TOKYO - Voters began casting ballots in Japan on Sunday (Dec 14) for a general election likely to return Prime Minister Shinzo Abe to power, and billed as a referendum on his economic policy.
Polling stations opened at 7.00am (6am Singapore time) across the nation in a lower house election, officials said. The vote count starts on Sunday night, with broadcasters' exit polls expected soon afterwards.
The premier is seeking a greater mandate for "Abenomics" - his signature plan to fix the economy - and observers expect he will barely break a sweat in an easy victory.
Opinion polls predict his ruling Liberal Democratic Party (LDP) and its junior partner Komeito will sweep the ballot, all but unhindered by an unprepared and underwhelming opposition.
"I have been pushing for Abenomics, the policies designed to create jobs and raise salaries," Abe told hundreds of voters in Tokyo's neon-lit Akihabara electronics district on the eve of the election. "Japan can be much richer," Abe said firmly in his last stump speech, sporting a white windbreaker. "Please let our coalition have power."
Early opinion polls have shown the premier's coalition is likely to secure more than 300 of the 475 contested seats, giving them the super-majority they need in the powerful lower house to force through legislation.
The main opposition Democratic Party of Japan, whose haphazard governance over the three years until 2012 left voters cold, could add a couple of dozen more seats to its tally of 62, but will remain ineffective, according to the surveys.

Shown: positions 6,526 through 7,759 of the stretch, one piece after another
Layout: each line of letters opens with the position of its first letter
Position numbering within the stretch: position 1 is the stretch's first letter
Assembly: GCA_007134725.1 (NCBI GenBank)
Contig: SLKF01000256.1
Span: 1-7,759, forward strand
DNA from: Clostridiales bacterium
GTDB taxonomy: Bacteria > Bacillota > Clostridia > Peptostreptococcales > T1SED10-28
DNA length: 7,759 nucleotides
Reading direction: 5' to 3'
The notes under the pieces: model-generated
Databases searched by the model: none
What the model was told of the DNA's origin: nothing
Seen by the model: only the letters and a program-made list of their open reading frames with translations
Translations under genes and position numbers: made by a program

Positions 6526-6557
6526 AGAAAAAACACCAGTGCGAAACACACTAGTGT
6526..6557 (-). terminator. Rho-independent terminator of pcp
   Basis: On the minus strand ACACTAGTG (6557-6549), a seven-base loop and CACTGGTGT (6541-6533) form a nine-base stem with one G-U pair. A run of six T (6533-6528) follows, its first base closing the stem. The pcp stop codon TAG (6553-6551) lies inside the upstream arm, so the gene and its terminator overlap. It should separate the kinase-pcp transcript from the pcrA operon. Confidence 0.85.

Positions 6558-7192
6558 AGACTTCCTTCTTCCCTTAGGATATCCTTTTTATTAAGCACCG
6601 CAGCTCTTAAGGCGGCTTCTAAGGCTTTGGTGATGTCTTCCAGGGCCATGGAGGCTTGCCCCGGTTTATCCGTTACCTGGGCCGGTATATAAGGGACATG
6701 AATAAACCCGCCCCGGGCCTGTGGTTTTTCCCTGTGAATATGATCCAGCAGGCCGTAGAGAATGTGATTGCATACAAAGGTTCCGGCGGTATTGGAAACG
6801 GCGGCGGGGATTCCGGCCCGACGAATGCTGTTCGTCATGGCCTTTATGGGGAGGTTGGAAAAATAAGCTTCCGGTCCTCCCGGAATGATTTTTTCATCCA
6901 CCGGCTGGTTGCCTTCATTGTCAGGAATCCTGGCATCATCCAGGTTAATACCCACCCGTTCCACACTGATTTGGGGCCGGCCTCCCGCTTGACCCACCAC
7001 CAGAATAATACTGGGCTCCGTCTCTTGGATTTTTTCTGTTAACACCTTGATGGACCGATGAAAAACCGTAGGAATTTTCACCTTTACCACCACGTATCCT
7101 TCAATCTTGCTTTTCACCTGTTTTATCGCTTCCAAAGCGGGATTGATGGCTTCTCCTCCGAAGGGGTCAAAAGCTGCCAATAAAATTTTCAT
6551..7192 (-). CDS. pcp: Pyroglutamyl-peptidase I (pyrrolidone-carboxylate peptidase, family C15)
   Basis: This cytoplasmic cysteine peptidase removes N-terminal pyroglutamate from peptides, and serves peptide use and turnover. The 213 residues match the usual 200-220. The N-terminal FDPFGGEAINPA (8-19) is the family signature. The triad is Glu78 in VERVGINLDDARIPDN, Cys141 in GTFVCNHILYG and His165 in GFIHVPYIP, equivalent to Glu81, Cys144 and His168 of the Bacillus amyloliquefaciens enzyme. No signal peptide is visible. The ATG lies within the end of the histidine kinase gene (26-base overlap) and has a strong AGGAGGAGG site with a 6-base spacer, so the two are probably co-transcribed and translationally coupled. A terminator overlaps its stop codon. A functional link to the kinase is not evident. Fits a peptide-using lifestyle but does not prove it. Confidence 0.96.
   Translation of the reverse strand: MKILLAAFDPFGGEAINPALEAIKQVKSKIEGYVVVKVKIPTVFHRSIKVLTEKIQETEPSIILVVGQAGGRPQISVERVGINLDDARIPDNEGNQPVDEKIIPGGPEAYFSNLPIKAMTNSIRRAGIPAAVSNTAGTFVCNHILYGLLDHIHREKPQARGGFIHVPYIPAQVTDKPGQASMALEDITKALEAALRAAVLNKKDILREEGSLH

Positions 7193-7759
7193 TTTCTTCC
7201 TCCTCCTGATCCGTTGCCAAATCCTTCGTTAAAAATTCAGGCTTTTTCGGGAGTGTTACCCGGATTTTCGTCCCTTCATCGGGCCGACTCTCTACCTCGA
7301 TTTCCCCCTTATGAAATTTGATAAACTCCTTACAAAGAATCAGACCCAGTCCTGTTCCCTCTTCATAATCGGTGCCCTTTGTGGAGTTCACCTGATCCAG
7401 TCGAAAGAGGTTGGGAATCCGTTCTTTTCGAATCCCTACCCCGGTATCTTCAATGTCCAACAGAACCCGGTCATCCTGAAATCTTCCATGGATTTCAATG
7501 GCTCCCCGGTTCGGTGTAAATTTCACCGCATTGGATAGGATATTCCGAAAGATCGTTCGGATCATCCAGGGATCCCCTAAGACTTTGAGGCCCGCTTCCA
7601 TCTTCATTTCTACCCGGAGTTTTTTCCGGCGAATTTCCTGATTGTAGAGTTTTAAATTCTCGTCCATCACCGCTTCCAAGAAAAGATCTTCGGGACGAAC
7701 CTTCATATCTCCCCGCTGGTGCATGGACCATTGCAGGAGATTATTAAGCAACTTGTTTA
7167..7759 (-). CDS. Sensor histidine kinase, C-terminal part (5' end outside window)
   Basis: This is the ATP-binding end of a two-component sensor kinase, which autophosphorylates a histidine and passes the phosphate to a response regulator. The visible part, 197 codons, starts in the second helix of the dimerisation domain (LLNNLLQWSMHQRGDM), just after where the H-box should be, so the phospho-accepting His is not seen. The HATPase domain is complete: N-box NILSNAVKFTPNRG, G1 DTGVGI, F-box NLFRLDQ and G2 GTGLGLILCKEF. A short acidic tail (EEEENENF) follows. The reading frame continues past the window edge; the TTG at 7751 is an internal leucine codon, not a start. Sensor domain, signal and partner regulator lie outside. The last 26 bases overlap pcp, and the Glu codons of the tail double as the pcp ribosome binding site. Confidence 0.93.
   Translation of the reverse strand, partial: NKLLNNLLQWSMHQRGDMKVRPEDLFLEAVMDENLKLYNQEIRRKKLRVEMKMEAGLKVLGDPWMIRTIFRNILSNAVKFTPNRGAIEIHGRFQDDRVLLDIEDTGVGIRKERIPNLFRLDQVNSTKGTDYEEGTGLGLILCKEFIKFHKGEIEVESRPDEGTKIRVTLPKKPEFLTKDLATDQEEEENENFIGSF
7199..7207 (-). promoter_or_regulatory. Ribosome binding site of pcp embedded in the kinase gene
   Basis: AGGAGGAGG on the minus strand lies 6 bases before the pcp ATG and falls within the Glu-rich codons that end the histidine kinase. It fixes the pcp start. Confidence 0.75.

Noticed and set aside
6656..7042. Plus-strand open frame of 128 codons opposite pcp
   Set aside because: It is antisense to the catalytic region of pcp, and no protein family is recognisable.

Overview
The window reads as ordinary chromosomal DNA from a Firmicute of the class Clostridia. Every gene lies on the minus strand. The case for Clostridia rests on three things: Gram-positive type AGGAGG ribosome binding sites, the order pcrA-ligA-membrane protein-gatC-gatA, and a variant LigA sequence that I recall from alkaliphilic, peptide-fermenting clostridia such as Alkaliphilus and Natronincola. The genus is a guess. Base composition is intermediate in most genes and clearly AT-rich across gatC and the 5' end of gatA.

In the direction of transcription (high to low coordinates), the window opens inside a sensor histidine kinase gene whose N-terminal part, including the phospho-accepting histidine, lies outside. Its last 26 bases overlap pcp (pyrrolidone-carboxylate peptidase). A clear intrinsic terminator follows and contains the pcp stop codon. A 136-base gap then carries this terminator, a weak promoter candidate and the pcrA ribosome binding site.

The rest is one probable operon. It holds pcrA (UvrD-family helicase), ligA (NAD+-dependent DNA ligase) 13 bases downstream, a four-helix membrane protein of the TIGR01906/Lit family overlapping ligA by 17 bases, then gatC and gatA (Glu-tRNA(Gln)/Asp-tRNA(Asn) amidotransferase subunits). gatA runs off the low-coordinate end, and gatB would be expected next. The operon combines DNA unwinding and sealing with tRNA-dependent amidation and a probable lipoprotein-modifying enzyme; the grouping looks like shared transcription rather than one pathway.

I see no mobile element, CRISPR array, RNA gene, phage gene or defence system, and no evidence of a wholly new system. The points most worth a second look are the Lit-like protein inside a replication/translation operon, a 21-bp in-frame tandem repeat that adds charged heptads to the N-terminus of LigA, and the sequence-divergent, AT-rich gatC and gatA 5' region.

Heavy snow hit large swathes of Japan early Sunday, and the poor conditions could put off already unenthusiastic voters and push turnout to a record low for the elections.
Sixty-year-old Abe still had more than two years left of his term when he called the vote last month. His two years in power have been characterised by a bid to reinvigorate Japan's sagging economy with what he has called the "three arrows" of Abenomics - monetary easing, fiscal stimulus and structural changes.
The first two arrows have largely hit their target - the once-painfully high yen has plunged, sending stocks higher. And prices have begun rising after years of standing still, proof, say Abe's acolytes, that this is the beginning of a virtuous circle of economic growth, with higher wages soon to follow.
But the reform arrow remains in the quiver; critics say Abe has not been bold enough to take on the vested interests that are the real key to reversing nearly two decades of economic underperformance.
A new mandate from the electorate would give Abe a straight four years' run at some of the more difficult reforms such as reducing the nation's massive debts and revamping its old-fashioned agriculture industry.